And they thought, yeah, this temporary advantage, this is what’s going to put us ahead. Go look for them now.

And ironically, some of them did hang on, up until the, what we have been assured was, the Christian foreign policy of President George W. Bush, wiped out Middle Eastern Christianity like no other government has in history. They did what the Muslims never could. For, again, to not being able to take your own side.

But it begs the question, what do we mean by “occupation”? Certainly, when you say, “we are occupied,” you always hear the phrase, one obvious question is, well, who is occupying us? Certainly, I have some ideas about that. But we also have to think about what it actually means.

And I think what it means is that the things that you hold to be meaningful, the things that define you, no longer have any relevance to power.

You can believe whatever you want. But it’s not really going to affect how you behave in everyday life.

I can be really mad about, say, Protestantism. But it’s not something that really gives me temporal power at the workplace or in politics.

Now, it wasn’t that long ago where it really did. I mean, up until the Kennedy presidency, you could argue that that was a big cleavage, an important thing in American politics.

Now it’s just not.

A lot of the things that people want to define themselves by have just vanished. What lasts? What’s relevant to all of us? What, I would argue, is even more important than national identity and citizenship. What matters to the government? What matters when you’re trying to get into school? What matters when you’re trying to get a job? What matters when you’re confronted on the street? What matters when some journalist is coming after you?

 I’ll tell you what matters. Your race matters. And that’s it.

It’s not about what I think. Because I’m not the one holding institutional power. It’s about what power thinks. And more than that, I think power is right in this case.

 I hold this as a premise, and people can disagree with me on this. Because it is a debate that there’s maybe not a definitive answer. But I believe this. So if you think I’m wrong, come at me.

Politics is largely biological. And identity is inherent. It’s not something we choose.

There were a lot of people in the past, including people who had a big influence on me, like Julius Evola, who would say that race is largely a spiritual thing. Because you can say, well, people all along the same group believe different things, or they have different religions, or a different sense of life. And so it’s kind of fuzzy, whatever.

Renaud Camus, whose book I just reviewed, The Deep Murmur. This was the term he used to define race. It’s kind of this mysterious force that binds people together in a shared sense of identity.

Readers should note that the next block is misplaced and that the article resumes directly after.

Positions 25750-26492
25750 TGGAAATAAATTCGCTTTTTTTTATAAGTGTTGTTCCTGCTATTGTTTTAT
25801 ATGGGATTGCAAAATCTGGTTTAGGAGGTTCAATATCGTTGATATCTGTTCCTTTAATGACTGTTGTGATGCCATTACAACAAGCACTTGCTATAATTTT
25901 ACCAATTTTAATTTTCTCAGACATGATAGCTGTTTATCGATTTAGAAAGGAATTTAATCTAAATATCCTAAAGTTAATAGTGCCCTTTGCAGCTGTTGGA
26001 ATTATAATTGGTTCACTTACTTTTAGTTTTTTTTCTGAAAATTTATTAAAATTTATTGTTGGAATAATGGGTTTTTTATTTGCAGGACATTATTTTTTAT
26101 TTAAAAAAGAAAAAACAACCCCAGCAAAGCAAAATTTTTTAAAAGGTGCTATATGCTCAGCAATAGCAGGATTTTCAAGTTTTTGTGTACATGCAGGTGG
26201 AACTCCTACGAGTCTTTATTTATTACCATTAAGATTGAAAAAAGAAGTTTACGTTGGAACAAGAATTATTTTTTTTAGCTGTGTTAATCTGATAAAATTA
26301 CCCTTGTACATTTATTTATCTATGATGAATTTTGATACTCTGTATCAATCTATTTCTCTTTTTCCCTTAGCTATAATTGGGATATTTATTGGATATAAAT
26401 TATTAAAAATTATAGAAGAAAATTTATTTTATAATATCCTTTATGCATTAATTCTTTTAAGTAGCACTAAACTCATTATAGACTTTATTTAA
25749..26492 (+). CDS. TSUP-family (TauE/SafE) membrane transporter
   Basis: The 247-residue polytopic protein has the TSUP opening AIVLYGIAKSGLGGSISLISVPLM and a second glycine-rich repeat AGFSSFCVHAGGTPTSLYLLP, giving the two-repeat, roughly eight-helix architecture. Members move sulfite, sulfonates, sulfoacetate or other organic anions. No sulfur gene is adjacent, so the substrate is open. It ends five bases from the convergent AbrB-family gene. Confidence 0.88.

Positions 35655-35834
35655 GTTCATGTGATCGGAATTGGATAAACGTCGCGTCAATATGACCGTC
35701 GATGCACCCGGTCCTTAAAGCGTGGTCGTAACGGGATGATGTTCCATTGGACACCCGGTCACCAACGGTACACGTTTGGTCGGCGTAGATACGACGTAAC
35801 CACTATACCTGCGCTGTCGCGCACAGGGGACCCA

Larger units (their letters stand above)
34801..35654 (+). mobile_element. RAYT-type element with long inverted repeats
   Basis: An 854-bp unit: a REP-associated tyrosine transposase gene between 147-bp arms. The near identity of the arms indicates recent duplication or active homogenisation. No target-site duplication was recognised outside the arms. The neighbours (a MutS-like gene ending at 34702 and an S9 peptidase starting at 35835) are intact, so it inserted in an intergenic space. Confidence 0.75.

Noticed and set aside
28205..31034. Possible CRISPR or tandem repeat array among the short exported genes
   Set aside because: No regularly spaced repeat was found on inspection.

This is the man who coined the term The Great Replacement. So this is somebody who does have some credentials and relevance to everything we’re talking about.

But I have to disagree, at least slightly. Because I think that our biology, what’s in the blood, is kind of the hardware. And religion and ideology and the way we interpret reality, a lot of that is just kind of superimposed on top of us. And it’s not possible for us to really understand it fully.

I think if you fully understood the motivations for your own actions, it would probably drive you insane. I think that reality is serious, and our perception is limited, and we are who we are.

And the biggest lie of our time, perhaps the biggest lie of Liberal Democracy, is the idea that you just choose your own identity, or that the only allegiances that matter are those you have chosen.

Frankly, at a time when media indoctrination is so great, I question the very idea of choice, because I think choice is always downstream from power.

Your identity is not chosen. The allegiances that matter most are the ones that are not chosen. This is inherent.

There’s a reason I don’t back away from the old Alt-Right slogan of ”Become Who You Are.” That was correct then, and it is correct now.

Immigration is one of these things that brings it out.

Because when you see these protests, and I remember in the George W. Bush years, probably the first few years when I was going into demonstrations and stuff, we saw the Mexican flags in the streets, and you saw people screaming these were the last days of White America, and you saw people screaming that this was about reconquering the Southwest and everything else, that immigration was an attack on the United States, and that’s why it was a good thing.

And Americans intuitively understood that, and they rejected it, despite the wishes of the Republican Party leadership, because it was in front of their face, you didn’t have to explain it.

You didn’t have to sell them an ideology. When it’s us and them, it’s right there.

So those are the issues we have to lean into. I’m not saying there are not other issues. I’m not saying that there are more important issues. But why are these things taking place? Who is pushing these things? What are the processes that are pushing these things?